Only a limited amount of research has been conducted investigating the possibility if age seems to play a role in the attitudes towards seeking professional help across different age spans. From the minimal demographic research findings that are available, studies have often used the specific views and attitudes of college educated students who range in 20 years of age and have found that this sample of people are more inclined to show positive attitudes towards seeking help and are more likely to attend services when being compared to individuals of similar age, with no college education and an older age range (Vessey & Howard, 1993). Researches are also quite interested in the attitude perceptions of help seeking behaviours of adolescents and have found that despite counselling services being openly available to the majority of adolescents, there are a number of factors that will influence their intentions of doing so. (Boldero & Fallon, 1995) Quite interestingly, with results similar pertaining to that of adolescents, individuals who ranged 65 years of age or older were also found that in spite of professional assistance being easily accessible, an unwillingness was show in taking advantage of the offered services. (Andrews et al.,2001; Veroff, 1981) An interpretation of this finding can suggest that as a result of the increasing attitude perception of avoidance factors, reluctance can be expected. Due to a lack of basic education, individuals in this age range are not aware in recognizing the signs of when assistance is required for mental issues (Hasin & Link, 1988) and as a result, individuals in this group were more likely to consult with general medical doctors relating their distress being linked to physical problems. (Leaf, Bruce, Tischler, & Holzer, 1987) When comparing both age ranges, those 65 years or older were reported to have increasingly higher negative attitudes towards seeking professional help and counselling services. (Allen,Walker, Shergill, D’ath, & Katona, 1998).
In lieu of the overall findings, the evidence and results clearly support the hypothesis however, age alone doesn’t indicate overall attitudes towards help seeking.
The decision process in which an individual comes to the conclusion that seeking assistance on mental issues has been characterised as a quite complex behaviour and not very straight forward. There are several factors that seem to intervene and delay the onset of progressing further in seeking help. Prior experience in seeking help and treatment is considered to play a major influence on the attitudes and intentions of individuals seeking such services or further increasing their reluctance to treatment. One of the most significant barriers to seeking professional treatment comes under the avoidance factor of social stigma. (Sibicky & Dovidio, 1986; Stefl & Prosperi, 1985). “Social stigma is defined as the fear that others will judge a person negatively if she or he sought help for a problem.” (Deane & Chamberlain, 1994). Due to this preconceived idea, the fear of negative judgement from others deters an individual’s attempt in help seeking (Overbeck, 1977). Studies investigating the relationship between help seeking behaviours and social stigma have concluded not only does social stigma predict ones attitude in seeking treatment, it may also directly affect their future intentions of counselling services. (Deane & Chamberlain, 1994). An experiment conducted by Victoria University in the form of a questionnaire measured participant’s attitudes towards help seeking behaviours and their likely hood on future intentions to attend counselling services. The questionnaire specified and evaluated on a 3 point scale their current attitude towards seeking professional counselling services, whether help had been obtained and their future intentions in seeking help.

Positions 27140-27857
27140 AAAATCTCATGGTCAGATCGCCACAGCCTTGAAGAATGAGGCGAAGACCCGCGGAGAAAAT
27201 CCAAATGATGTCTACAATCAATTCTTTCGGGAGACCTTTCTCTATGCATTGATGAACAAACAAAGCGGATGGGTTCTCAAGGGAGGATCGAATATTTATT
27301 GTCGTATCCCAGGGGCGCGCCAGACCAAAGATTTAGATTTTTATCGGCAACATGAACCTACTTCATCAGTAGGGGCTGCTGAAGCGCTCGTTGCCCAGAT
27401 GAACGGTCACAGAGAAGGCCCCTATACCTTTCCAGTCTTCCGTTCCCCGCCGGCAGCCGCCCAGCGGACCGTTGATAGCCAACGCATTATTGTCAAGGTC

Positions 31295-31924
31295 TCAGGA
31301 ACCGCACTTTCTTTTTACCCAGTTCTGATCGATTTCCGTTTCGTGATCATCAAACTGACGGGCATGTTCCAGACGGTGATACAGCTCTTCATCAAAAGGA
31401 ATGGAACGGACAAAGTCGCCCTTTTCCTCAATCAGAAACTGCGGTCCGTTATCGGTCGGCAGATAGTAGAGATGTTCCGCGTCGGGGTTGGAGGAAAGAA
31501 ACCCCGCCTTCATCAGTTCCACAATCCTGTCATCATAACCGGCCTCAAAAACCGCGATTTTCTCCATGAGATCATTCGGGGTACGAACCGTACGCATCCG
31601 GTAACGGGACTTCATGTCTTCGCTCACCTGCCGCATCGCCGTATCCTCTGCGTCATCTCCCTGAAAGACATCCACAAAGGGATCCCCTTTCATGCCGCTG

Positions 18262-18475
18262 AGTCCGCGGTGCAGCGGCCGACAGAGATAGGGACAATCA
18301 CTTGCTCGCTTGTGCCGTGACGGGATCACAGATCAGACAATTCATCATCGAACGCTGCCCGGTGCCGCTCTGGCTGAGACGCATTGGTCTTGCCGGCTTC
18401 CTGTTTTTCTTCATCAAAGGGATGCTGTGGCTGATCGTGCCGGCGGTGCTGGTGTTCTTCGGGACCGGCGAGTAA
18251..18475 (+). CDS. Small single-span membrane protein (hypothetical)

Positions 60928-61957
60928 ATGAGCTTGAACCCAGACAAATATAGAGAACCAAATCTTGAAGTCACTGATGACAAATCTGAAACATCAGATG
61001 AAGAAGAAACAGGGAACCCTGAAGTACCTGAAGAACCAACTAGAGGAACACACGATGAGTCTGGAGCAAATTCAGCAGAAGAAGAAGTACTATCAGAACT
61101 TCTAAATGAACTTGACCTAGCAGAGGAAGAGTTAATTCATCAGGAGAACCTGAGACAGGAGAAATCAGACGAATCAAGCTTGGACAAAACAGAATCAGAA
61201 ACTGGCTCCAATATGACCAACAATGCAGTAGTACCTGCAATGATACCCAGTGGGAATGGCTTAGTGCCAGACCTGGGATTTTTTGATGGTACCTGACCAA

The 697 participants in this study consisted of males and females that were not related to the administers of the questionnaires. Of the two genders, there were 348 males and 349 females with ages ranging from 18 to 55+ years old. The study specifically focused two age groups, 18-25 and 55+. The younger age groups of 18-25 had a mean age of 20.59 (SD= 2.9) and 55+ older age group had a mean age of 60.70 (SD=6.62). The two age groups both consisted of subgroups comprising of younger males and females, and older males and females. The younger age group, 18-25, had 180 males with a mean of 20.70 (SD=2.23) and 185 females with a mean of 20.49 (SD=2.15). The older age group, 55+, had 168 males with the mean average of 61.34 (SD=7.25) and 164 females which had a mean age of 60.04 (SD=5.89) 50.1% of participants were born in Australia, 7.0% were born in Europe, 4.2% in Asia, 1.6% in Africa, 1.0% in North America and 34.4% participants did not indicate country of birth. Participation for this study was voluntary.
A questionnaire survey measuring the attitudes towards seeking professional psychological help was the selected medium. The questionnaire was designed to measure the responses of participant’s attitudes towards seeking professional psychological help. The survey consisted of a series of 10 questions all relating to personal attitudes regarding seeking psychological counselling services. Participants were instructed to rate the strength of their agreement to the questions or statement on a scale from 0 (completely disagree) to 3 (completely agree). Scores for each attitude topic could theoretically range from 0 (being the lowest possible score) to 30 (being the maximum possible score.)
A demographic data section was also included in the survey to collect information regarding gender, age, nationality, occupation, country of birth and previous counselling experience.
All students received four copies of the survey questionnaire. They were instructed to recruit 4 participants from the following age ranges of 18-25 and 55+. Chosen participants had to be of strict criteria, one male of 18-25 years old, one female of 18-25 years, one older male of 55+ and one older female of 55+ and must not be related. Participants were instructed to complete the questionnaires and hand them to the students to bring them along to the next designated class. The questionnaires were collected and randomly given to the lecturer. The course lecturer scored and analysed the data using descriptive statistics.